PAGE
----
Like Eusebius, there are different categories for these writings. Those listed with no reservation are Matthew, Mark, Luke, John and Acts. The list from Paul includes Romans, 1 and 2 Corinthians, Galatians, Ephesians, Philippians, Colossians, 1 and 2 Thessalonians, 1 and 2 Timothy, Titus, Philemon, 1 John, 2 and 3 John, Jude, and the Wisdom of Solomon. Another list gives books that should be read but some think not in the church: the Apocalypse of John (Revelation), the Apocalypse of Peter, and the Shepherd of Hermas. A final group is known of but should not be accepted: letters to the Laodiceans and Alexandrians, and the writings of Arsinoes, Valentinus, Metiades, and a different book of Psalms.
Athanasius's 39th Paschal Letter
David Brakke (1994) summarises the significance of this document well:
In histories of the formation of the Christian biblical canon, the thirty-ninth Festal Letter of Athanasius of Alexandria, written for Easter 367, holds a justifiably prominent place. Not only is this letter the earliest extant Christian document to list precisely the twenty-seven books that eventually formed the generally accepted canon of the New Testament, but Athanasius is also the first Christian author known to have applied the term 'canonized' (κανονιζόμενα) specifically to the books that made up his Old and New Testaments. (pp. 395-396)
The stated purpose of the letters is in opposition to the heretics:
He claims that he is adopting the same attitude as that of 'τού εύαγγελιστού Λουκά' and is decidedly against those who mix 'τά λεγόμενα άπόκρυφα' with 'τή θεοπνεύστω γραφή' (Athanasius 1844:7). In relation to the list that follows he claims: 'έδοξεν κάμοί ροτραπέντι παρά γνησίων άδελφών, καί μαθόντι, άνωθεν έξής έκθέσθαι τά κανονιζόμενα καί παραδοθέντα πιστευθέντα τε θεία είναι βιβλία' (Athanasius 1844:8). In distinction to this statement from Athanasius, Brakke (1994) argues the following about this list:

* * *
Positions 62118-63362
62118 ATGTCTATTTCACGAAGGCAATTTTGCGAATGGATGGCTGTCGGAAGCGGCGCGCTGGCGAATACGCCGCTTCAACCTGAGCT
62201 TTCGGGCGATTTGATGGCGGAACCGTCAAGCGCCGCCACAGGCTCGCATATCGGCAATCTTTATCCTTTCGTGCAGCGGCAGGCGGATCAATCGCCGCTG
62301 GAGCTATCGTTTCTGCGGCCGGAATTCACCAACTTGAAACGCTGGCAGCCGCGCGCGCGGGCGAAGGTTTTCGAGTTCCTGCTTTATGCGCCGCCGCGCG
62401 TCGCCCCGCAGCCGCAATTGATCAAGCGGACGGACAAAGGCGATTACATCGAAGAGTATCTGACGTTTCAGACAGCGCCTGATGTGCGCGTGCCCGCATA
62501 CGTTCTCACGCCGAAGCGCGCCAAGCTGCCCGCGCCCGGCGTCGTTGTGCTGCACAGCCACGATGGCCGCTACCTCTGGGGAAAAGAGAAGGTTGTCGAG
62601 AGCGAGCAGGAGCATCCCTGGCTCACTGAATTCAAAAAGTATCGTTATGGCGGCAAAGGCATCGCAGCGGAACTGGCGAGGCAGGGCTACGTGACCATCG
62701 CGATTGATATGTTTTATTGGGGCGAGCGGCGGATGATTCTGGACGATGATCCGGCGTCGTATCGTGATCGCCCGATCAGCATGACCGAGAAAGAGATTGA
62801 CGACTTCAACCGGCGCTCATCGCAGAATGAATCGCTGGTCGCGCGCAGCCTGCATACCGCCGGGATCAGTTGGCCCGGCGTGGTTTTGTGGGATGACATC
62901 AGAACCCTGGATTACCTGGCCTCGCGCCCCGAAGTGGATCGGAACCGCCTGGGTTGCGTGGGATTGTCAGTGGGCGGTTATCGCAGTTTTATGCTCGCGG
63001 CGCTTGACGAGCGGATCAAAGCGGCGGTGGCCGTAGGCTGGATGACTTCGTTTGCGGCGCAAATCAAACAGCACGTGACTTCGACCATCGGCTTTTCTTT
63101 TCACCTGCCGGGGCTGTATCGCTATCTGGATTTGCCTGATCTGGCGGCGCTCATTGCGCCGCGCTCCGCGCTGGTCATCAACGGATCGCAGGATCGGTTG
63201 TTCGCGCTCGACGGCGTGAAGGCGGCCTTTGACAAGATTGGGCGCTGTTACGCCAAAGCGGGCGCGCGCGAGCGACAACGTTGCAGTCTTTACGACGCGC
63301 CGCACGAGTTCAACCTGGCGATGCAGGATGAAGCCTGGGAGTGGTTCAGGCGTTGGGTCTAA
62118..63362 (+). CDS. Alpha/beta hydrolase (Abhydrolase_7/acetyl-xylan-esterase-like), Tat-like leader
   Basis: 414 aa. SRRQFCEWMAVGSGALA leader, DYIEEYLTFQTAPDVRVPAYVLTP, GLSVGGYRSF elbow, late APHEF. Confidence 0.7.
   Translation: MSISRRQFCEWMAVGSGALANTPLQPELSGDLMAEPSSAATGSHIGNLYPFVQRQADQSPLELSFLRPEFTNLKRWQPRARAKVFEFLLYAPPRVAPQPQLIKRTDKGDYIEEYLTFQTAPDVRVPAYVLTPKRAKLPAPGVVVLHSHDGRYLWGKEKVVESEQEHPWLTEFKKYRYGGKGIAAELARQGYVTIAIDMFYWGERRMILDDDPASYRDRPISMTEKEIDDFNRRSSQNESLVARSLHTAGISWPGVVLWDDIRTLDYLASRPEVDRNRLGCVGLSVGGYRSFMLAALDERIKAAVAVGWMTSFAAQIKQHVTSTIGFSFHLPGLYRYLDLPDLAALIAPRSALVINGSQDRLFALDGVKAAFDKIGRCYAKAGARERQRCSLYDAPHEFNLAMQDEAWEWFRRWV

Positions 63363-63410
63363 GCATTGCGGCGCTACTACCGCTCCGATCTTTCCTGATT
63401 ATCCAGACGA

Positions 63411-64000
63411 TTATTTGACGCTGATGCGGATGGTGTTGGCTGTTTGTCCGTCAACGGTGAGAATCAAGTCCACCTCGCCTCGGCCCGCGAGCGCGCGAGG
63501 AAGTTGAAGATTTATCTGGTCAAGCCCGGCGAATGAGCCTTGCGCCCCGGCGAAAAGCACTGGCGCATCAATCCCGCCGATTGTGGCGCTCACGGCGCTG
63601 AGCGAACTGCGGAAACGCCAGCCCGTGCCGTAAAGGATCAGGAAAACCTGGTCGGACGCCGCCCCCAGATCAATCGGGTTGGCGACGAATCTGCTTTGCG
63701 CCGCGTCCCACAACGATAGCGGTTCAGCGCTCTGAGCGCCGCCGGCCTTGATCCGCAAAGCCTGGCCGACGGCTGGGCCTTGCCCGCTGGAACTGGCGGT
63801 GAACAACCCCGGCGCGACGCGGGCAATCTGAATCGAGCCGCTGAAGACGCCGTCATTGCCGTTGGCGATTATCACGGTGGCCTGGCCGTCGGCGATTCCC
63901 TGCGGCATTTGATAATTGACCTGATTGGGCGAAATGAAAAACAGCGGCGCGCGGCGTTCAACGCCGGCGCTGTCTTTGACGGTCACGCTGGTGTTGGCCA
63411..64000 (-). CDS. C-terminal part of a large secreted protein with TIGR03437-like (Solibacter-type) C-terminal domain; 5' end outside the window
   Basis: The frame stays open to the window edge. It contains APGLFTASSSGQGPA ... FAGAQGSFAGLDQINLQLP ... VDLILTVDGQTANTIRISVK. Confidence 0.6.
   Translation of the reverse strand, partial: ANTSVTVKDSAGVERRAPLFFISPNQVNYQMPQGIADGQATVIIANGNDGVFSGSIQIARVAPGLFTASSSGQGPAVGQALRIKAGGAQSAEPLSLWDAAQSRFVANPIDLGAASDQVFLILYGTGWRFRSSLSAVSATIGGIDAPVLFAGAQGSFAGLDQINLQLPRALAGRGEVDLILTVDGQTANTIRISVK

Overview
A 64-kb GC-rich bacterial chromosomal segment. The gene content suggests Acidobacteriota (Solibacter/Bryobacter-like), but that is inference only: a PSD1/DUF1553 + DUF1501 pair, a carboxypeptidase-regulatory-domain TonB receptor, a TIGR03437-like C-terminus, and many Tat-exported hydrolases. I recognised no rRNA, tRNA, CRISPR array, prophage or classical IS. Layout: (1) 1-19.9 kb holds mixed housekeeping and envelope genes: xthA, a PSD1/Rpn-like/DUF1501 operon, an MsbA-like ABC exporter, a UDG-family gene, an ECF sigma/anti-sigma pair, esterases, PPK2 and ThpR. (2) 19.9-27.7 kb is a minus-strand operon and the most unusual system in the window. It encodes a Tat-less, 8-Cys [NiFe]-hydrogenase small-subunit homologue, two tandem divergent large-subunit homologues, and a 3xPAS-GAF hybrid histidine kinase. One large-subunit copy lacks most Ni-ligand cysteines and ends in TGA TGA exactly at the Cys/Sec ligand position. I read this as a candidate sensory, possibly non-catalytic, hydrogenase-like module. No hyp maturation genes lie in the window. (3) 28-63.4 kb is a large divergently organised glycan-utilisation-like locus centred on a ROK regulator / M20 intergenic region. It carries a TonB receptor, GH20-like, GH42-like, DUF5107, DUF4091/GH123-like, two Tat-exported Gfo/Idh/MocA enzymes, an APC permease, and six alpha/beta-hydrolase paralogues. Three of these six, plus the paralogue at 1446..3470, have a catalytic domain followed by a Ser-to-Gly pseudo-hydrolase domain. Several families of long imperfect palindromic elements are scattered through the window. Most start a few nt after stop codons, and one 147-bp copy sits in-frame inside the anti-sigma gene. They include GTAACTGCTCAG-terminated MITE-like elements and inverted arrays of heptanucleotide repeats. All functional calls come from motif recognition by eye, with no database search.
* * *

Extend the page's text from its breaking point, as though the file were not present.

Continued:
In any case, Athanasius's polemic against 'teachers' finds its proper context in his effort to reduce the influence of study circles in Christian Alexandria and consolidate Christian life around the hierarchical episcopate. (p. 410)
If analogy is to play a role in the assessment of Athanasius's list, this argument, at least in part, finds its weakness in the observation that all of the lists considered thus far span from different time periods, and at least one of them comes from an earlier very influential teacher from Alexandria, namely Origen.
Athanasius prefaces the first portion of his list stating, 'έτι τοίνυν τής μές παλαιας διαθήκης βιβλία τώ άριθμώ τά πάντα είκοσιδύο γάρ, ώς ήκουσα, καί τά στοιχεία τά παρ Έβραίοις είναι παραδέδονται' (Athanasius 1844:8). His list of 'τής παλαιας διαθήκης' includes Genesis, Exodus, Leviticus, Numbers, Deuteronomy, Joshua, Judges, Ruth, 1-4 Kings (1-2 Samuel and 1-2 Kings), Chronicles (1-2), 1 Esdras and Ezra/Nehemiah, Psalms, Proverbs, Ecclesiastes, Song of Songs, Job, the Twelve, Isaiah, Jeremiah (Jeremiah, Baruch, Lamentations and the Letter of Jeremiah), Ezekiel, and Daniel (Athanasius 1844:8).
He prefaces the second portion of the list saying, 'τά δε της καινής παλιν ούκ όκνητέον είπείν' (Athanasius 1844:8). His list of 'τής κίνής' includes Matthew, Mark, Luke, John, Acts, James, 1-2 Peter, 1-3 John, Jude, Romans, 1-2 Corinthians, Galatians, Ephesians, Philippians, Colossians, 1-2 Thessalonians, Hebrews, 1-2 Timothy, Titus, Philemon, and Revelation (Athanasius 1844:8-9).